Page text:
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Good Morning from the Nation’s Capital…

You have heard us say this before but the path to Congress’s August Recess is packed with important legislative action, issues that will impact what happens in the midterm elections. The Senate is scheduled to adjourn August 5 and the House July 29 with neither scheduled to return until after Labor Day.

In the Senate, there will be a vote today to end debate on the CHIPS Act of 2022—a slimmed down China Competitiveness bill months (years even) in the making—with Democratic Leadership looking to schedule a final vote tomorrow or Wednesday. A test vote last week passed 64-34 with 14 Republicans voting in the affirmative to proceed on drafting and discussing the bill. However, Senate Republicans have still expressed reticence to guarantee Democratic Leadership the necessary 10 votes. “Now we’re at a point where I don’t think anybody really knows what the final bill might look like, or kind of where the votes are. We know where the votes were last time. But that was a different time and it was a different bill than what we’re talking about today,” said Senate Republican Whip John Thune of South Dakota.

In the House, the CHIPS Act faces perhaps a steeper climb. Speaker Nancy Pelosi says the House plans to vote on the measure as early as this week. However, Democrats have a razor thin 4-seat majority (which will likely be a three-seat majority with Republicans likely to take a seat back in a Minnesota special election August 9th). This could prove difficult for the ultimate passage of the slimmed down bill that eliminated many provisions Republicans wanted (or just because Republicans do not want to give Democrats a win at all heading into midterms). 

While the clock is ticking, the Senate also has even more business to attend to:

And what about reconciliation? Senate Democrats are forging ahead with the whittled down budget reconciliation package—which is now just two healthcare measures: a two year extension of health care subsidies under the Affordable Care Act and allowing Medicare to better negotiate drug prices. However, leadership is still waiting on review from the Senate Parliamentarian on whether or not all of the measures in the bill can be passed through reconciliation (which only requires 50 votes). The Parliamentarian must determine that all provisions have a direct impact on government spending and/or tax revenue. The timeline on that review could jeopardize the planned adjournment schedule.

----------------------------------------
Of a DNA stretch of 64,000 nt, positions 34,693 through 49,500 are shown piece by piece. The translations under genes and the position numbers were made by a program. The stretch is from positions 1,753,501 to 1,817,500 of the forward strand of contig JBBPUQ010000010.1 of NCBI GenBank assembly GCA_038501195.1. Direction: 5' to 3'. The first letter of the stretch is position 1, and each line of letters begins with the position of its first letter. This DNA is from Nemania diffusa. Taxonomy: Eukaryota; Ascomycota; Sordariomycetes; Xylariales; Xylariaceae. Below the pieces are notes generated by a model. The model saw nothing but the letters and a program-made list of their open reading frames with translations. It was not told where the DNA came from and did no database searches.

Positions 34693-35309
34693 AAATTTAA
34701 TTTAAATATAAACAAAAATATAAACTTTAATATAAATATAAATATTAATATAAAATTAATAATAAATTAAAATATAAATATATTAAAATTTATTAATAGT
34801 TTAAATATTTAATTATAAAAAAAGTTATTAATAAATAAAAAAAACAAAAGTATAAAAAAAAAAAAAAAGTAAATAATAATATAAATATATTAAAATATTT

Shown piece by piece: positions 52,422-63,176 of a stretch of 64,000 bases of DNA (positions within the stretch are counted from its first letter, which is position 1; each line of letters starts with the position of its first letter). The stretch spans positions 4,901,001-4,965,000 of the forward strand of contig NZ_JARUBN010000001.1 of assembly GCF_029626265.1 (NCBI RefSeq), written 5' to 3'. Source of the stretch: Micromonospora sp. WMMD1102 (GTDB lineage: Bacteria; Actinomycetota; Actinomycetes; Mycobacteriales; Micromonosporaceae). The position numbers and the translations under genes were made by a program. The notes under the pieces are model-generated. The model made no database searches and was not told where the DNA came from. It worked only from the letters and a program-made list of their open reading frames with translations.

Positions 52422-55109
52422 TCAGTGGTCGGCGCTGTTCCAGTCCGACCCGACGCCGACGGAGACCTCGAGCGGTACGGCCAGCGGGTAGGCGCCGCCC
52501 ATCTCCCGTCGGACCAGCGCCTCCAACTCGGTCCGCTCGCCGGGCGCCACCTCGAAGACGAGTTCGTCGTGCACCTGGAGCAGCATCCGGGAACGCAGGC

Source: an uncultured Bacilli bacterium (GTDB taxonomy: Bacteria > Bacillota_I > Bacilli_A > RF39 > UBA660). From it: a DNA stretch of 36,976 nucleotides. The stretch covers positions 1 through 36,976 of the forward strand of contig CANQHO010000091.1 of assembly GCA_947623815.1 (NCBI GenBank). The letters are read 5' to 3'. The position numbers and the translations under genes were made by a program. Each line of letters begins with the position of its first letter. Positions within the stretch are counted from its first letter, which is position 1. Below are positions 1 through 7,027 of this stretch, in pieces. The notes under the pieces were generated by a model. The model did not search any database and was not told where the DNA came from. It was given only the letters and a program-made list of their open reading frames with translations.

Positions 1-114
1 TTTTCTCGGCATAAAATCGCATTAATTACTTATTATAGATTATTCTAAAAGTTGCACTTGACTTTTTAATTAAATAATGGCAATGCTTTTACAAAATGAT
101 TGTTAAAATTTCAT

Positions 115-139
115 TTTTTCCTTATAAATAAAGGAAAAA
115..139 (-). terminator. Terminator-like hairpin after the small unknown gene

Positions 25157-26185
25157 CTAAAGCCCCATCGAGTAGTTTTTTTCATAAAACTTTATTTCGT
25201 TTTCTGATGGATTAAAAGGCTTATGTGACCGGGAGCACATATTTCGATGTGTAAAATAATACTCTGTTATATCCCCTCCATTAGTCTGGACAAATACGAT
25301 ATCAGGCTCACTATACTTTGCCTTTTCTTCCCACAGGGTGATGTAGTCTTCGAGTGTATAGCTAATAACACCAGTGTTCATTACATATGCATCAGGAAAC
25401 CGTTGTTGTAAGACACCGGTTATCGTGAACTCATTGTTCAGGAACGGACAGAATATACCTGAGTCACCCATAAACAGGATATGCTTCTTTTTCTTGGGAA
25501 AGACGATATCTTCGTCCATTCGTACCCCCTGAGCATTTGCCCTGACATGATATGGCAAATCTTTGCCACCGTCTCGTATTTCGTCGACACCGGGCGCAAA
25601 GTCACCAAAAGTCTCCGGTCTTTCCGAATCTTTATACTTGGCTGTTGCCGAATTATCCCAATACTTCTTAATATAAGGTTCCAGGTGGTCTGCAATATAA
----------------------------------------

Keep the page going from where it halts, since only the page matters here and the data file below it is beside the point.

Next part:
Back in New York State…

So long to our old friend Bill De Blasio. The former New York City Mayor, Council Member, and Public Advocate announced he was ending his campaign and dropping out of the race for the newly created 10th Congressional District which includes lower Manhattan and parts of Brooklyn. That race has become one of the most interesting primaries this year. BDB also ran for President in 2019 and considered a run for Governor this year before deciding to focus on the Congressional run. A recent Data for Progress poll put him at the bottom of a crowded field of candidates with just 5% of the vote.

Among his many efforts, De Blasio tried to get the 2016 Democratic National Convention to New York City. Current New York City Mayor Eric Adams, and Governor Kathy Hochul, are hoping to be more successful in the current bid to host the 2024 DNC, which would be the first Democratic National Convention in the borough since 1982—and the first National Convention since 2004. If selected, the event would be centered at Madison Square Garden with events at the nearby Javits Center. “This is the place to do it. We’re not just nominating a brand new Democratic ticket; we are setting a new course,” Adams said during a press conference last week.

Governor Hochul’s major redevelopment plan for neighborhoods around Penn Station—which she inherited from Governor Cuomo—cleared a key hurdle last week, with Empire State Development’s board unanimously voting to approve the project. However, the Public Authorities Control Board—which includes appointees from the Senate and Assembly as well as the Governor—still needs to unanimously approve the plan. They are scheduled to vote on it this Wednesday.